DARIEN, IL – Several of the world’s leading sleep and circadian scientists were selected as recipients of the 2017 Sleep Research Society awards, which will be presented Monday, June 5, during the plenary session of SLEEP 2017, the 31st annual meeting of the Associated Professional Sleep Societies LLC (APSS) in Boston.
“The Sleep Research Society awards recognize individuals who have made significant and lasting contributions to sleep and circadian science,” said SRS President Sean P.A. Drummond, PhD. “I congratulate each of the recipients of the 2017 awards and appreciate all that they have done to help the SRS achieve its mission to advance sleep and circadian science.”
The 2017 SRS award recipients, who were selected by the SRS board of directors, are:
Thomas S. Kilduff, PhD
Distinguished Scientist Award for significant, original and sustained scientific contributions of a basic, clinical or theoretical nature to the sleep and circadian research field, made over an entire career
Dr. Kilduff directs the Center for Neuroscience at SRI International in Menlo Park, California. He is co-discoverer of the neuropeptide hypocretin (orexin), a key neurotransmitter in the maintenance of wakefulness. His group at SRI has identified a cortical interneuron population that is activated during sleep in proportion to homeostatic sleep drive, and their work also focuses on therapeutic development for insomnia and narcolepsy.
As the SRS Distinguished Scientist Award recipient, Dr. Kilduff also receives the honor of presenting an invited lecture at the SLEEP 2017 annual meeting. He will present the lecture, “Identifying Novel Sleep/Wake Targets: Hypocretin/Orexin, Cortical nNOS Neurons, and TAAR1,” on Tuesday, June 6, at the Hynes Convention Center in Boston.
Niels C. Rattenborg, PhD
Outstanding Scientific Achievement Award for novel and seminal discoveries of a basic, clinical or theoretical nature that have made a significant impact on the sleep field
Dr. Rattenborg is the leader of the Avian Sleep Group at the Max Planck Institute for Ornithology (MPIO) in Seewiesen, Germany. His research, published in August 2016 in the journal Nature Communications, was the first to demonstrate sleep in flying birds. Using electroencephalogram recordings of great frigatebirds flying over the ocean for up to 10 days, his team found that the birds can sleep with either one hemisphere at a time or both hemispheres simultaneously. However, while in flight they sleep for a much smaller percentage of time than they do while on land, which challenges the dominant view that large daily amounts of sleep are required to maintain adaptive performance.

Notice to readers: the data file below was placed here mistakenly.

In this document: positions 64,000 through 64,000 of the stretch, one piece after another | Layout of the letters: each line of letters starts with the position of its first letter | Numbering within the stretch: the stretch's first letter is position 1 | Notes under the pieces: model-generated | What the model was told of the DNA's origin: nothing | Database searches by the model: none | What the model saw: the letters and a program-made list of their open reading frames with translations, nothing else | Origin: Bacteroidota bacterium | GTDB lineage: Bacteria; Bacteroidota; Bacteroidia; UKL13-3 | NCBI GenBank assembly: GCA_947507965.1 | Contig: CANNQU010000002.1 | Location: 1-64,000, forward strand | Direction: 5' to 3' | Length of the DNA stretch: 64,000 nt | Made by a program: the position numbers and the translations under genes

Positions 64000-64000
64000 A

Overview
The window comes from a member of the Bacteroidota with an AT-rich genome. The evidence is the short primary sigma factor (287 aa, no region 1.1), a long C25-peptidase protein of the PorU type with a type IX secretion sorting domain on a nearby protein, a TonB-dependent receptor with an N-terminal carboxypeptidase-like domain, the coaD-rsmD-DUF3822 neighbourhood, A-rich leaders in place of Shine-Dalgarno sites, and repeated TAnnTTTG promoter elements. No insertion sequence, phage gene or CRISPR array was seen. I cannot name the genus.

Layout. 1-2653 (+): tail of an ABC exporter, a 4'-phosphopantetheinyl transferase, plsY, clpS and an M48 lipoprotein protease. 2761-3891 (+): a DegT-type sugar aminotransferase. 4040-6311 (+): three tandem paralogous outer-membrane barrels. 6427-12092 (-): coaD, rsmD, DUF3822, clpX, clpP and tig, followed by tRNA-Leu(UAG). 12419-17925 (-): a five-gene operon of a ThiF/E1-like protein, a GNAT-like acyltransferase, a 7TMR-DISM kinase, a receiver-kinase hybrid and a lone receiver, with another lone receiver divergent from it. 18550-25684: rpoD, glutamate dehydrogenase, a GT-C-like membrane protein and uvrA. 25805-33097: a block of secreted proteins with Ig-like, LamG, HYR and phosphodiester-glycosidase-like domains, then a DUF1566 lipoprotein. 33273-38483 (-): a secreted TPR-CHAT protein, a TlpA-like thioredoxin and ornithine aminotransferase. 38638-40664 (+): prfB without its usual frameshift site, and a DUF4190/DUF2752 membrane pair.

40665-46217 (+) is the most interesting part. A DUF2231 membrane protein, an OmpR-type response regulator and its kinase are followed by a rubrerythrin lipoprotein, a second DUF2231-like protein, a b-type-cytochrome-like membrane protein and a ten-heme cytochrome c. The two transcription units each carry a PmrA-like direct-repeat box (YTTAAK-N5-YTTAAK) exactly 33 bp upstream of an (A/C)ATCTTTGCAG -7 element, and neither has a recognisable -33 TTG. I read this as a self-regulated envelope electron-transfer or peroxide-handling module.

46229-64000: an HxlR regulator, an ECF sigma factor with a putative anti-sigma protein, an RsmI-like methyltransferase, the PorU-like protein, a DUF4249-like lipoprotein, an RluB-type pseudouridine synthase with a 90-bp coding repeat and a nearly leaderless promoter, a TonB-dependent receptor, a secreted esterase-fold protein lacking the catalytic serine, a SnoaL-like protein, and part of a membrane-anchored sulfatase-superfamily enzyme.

Colin A. Espie, PhD, DSc
Mary A. Carskadon Outstanding Educator Award for excellence in the field of education related to sleep medicine and sleep research
Dr. Espie is professor of sleep medicine in the Nuffield Department of Clinical Neuroscience and a Fellow of Somerville College at the University of Oxford in England. He is research director of the Experimental and Clinical Sleep Medicine program within the Sleep & Circadian Neuroscience Institute and clinical director of the Oxford Online Program in Sleep Medicine.
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About the Sleep Research Society
The Sleep Research Society (SRS) is a professional membership society that advances sleep and circadian science. The SRS provides forums for the exchange of information, establishes and maintains standards of reporting and classifies data in the field of sleep research, and collaborates with other organizations to foster scientific investigation on sleep and its disorders. The SRS also publishes the peer-reviewed, scientific journal SLEEP.